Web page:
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Where are they now? MTA chair style
Metropolitan Transportation Authority Chairman Thomas Prendergast will soon step down from his post at the organization he’s served for nearly 30 years, in a wide variety of roles. Prendergast has been in the top job since the beginning of 2013, and while four years isn’t long for most positions, it can feel like a lifetime when you are the whipping post for angry commuters and politicians.
So as Prendergast, the fifth person to head the authority in eight years, prepares to leave, we couldn’t help playing where-are-they-now with the last few chairs:
- Joseph L. Lhota, who headed the MTA from November 2011 to December 2012, left to run for mayor of New York City. The GOP nominee lost to Bill de Blasio in 2013 and is now the senior vice president and chief of staff at NYU Langone Medical Center.
- Jay Walder, who headed the MTA from 2009 to 2011, left to run the MTR Corporation, which operates Hong Kong’s subway and commuter rail systems. He now heads up Motivate, the company that runs Citi Bike in NYC and similar services in other cities.
- Helena Williams had a stint as acting chair of the MTA in 2009, before and after which she was president of the Long Island Rail Road. Williams is now the chief development officer at RATP Development America, a subsidiary of a French company that operates and maintains public transportation systems.
- Lee Sander, who headed the MTA from 2007 to 2009, went on to serve as the president of The HAKS Group and of the I-Grace Company, both construction, architectural and engineering firms. Prendergast, 64, hasn’t yet said whether he’s fully retiring or merely moving on, but if he’s looking for work, history suggests he’ll have some pretty good options.
Cyber defense goes local
Newly a private citizen, Steve Israel says he will play up his experience in Congress to bring cyber defense and “cyber warrior” jobs to Long Island. The U.S. government is going to need skilled people to play both defense and offense in the new cyber warfare world, Israel told The Point.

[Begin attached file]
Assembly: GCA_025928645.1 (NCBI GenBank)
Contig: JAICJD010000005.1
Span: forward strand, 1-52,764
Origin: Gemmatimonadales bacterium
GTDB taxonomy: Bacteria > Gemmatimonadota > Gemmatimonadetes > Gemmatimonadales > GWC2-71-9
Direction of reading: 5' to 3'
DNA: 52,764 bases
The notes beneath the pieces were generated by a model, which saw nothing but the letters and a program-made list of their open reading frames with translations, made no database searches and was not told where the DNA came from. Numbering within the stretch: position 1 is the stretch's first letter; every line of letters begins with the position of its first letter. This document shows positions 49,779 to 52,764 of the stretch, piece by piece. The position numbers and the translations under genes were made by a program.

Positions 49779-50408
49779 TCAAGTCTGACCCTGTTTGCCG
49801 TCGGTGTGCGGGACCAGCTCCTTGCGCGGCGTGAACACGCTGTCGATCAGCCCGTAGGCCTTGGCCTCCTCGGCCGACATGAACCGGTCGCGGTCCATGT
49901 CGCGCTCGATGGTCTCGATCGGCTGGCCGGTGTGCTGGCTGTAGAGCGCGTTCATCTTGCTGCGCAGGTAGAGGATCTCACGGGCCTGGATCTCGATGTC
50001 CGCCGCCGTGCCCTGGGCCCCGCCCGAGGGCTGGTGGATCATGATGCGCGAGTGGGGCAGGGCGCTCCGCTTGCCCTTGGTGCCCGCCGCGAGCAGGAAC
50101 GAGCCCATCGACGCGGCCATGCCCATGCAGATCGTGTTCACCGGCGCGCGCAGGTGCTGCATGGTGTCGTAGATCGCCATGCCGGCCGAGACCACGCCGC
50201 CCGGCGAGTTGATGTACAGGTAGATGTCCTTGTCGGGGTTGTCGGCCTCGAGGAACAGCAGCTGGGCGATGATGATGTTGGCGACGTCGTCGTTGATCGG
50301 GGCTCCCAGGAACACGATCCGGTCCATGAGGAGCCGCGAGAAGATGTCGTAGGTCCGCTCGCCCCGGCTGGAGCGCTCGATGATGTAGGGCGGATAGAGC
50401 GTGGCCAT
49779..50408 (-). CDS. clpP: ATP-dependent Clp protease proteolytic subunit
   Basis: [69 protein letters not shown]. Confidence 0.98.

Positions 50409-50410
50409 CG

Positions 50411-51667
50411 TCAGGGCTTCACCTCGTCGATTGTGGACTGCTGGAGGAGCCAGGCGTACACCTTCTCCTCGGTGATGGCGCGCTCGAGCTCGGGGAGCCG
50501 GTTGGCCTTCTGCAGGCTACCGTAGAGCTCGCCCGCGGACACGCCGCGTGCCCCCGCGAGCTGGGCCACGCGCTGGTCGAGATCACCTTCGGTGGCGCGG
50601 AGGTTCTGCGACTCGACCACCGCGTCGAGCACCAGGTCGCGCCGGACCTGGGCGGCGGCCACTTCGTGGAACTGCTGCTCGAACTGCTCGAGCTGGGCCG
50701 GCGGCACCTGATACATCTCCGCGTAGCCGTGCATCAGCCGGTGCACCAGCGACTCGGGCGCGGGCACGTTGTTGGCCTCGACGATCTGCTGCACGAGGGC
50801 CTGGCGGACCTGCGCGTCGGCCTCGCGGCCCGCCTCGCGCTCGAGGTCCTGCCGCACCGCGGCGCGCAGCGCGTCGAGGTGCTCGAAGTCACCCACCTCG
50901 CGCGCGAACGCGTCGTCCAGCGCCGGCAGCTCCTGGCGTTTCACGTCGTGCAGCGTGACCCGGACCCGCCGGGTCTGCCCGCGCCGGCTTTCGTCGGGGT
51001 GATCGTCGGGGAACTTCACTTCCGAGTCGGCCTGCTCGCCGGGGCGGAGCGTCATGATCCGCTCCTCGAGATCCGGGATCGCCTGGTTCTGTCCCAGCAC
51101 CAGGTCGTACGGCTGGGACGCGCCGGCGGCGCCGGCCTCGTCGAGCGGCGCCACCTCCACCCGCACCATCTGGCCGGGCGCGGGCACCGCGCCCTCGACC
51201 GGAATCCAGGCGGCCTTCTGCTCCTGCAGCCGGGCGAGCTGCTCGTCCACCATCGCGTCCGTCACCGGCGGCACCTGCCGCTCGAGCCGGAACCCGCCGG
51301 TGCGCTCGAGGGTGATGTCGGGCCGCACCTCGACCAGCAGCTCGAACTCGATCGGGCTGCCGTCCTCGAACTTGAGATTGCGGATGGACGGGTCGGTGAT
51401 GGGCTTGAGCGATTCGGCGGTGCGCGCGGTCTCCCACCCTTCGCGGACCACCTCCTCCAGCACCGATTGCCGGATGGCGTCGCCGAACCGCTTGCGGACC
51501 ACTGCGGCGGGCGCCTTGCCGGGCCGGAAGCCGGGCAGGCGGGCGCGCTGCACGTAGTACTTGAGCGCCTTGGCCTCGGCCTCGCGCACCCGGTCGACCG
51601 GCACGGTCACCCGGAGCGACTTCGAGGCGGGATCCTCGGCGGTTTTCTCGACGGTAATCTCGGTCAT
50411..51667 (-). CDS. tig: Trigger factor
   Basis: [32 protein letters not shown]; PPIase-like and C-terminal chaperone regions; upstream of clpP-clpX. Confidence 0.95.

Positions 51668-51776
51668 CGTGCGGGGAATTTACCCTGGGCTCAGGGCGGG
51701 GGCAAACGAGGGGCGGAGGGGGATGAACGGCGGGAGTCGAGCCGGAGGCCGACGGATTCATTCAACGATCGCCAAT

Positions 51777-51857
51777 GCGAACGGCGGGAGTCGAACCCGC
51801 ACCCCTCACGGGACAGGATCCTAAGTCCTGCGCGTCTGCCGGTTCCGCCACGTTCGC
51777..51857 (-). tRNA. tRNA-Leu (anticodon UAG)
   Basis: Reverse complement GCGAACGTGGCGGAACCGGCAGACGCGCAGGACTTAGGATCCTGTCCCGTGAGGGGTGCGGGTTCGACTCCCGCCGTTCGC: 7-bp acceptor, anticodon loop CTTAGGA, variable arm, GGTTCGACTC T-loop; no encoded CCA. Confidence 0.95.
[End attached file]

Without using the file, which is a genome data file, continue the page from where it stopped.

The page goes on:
He is settling in at Long Island University as the chairman of the university’s new Global Institute. He said one of his first moves will be inviting federal leaders to Long Island to talk about their needs regarding cyber security — both developing defense systems and monitoring what other cyber actors are up to.
“As we learned with the Russian hacking and our elections, our adversaries adapt,” Israel said. He’s concerned about attacks on U.S. energy systems, financial services databases and elections.
As a former member of the House Armed Services Committee and the Appropriations Defense Subcommittee, the former congressman certainly has the right background. But so far, his plans to start a new defense industry on LI are still in the talking stage.
‘Progressive’ Cuomo’s quiet move
Gov. Andrew M. Cuomo continues to build his progressive record with splashy proposals about cutting the cost of college education and forming a squadron of state workers to monitor violations of the new minimum wage laws.
But his progressive credentials won’t be fully validated until he come through on state funding of legal defense services for the poor, according to some advocates. Cuomo vetoed a bill late on New Year’s Eve that was intended to guarantee that poor people receive an adequate criminal defense, no matter which county they’re charged in.
“Here we are in January with a stunning veto and a misplaced rationale,” Stephen Acquario told The Point. As the executive director and general counsel of the New York State Association of Counties, Acquario has been among the loudest voices advocating for the indigent services bill, which passed the State Legislature unanimously in June.
He said the governor’s last-minute explanation that counties are trying to shift costs to the state is going to create bad feelings. Cuomo has vowed to present his own indigent services proposal as part of the upcoming budget, but his “insulting” veto message is “just not helpful” in making a deal, Acquario said.
What New York has found, he said, is that when the state takes responsibility for funding, it runs a more efficient program. He claims that has been the case with Medicaid, where the state has phased in caps on county cost increases.
Perhaps when the governor packages the legal defense initiative as something of his own, it will make a bigger splash.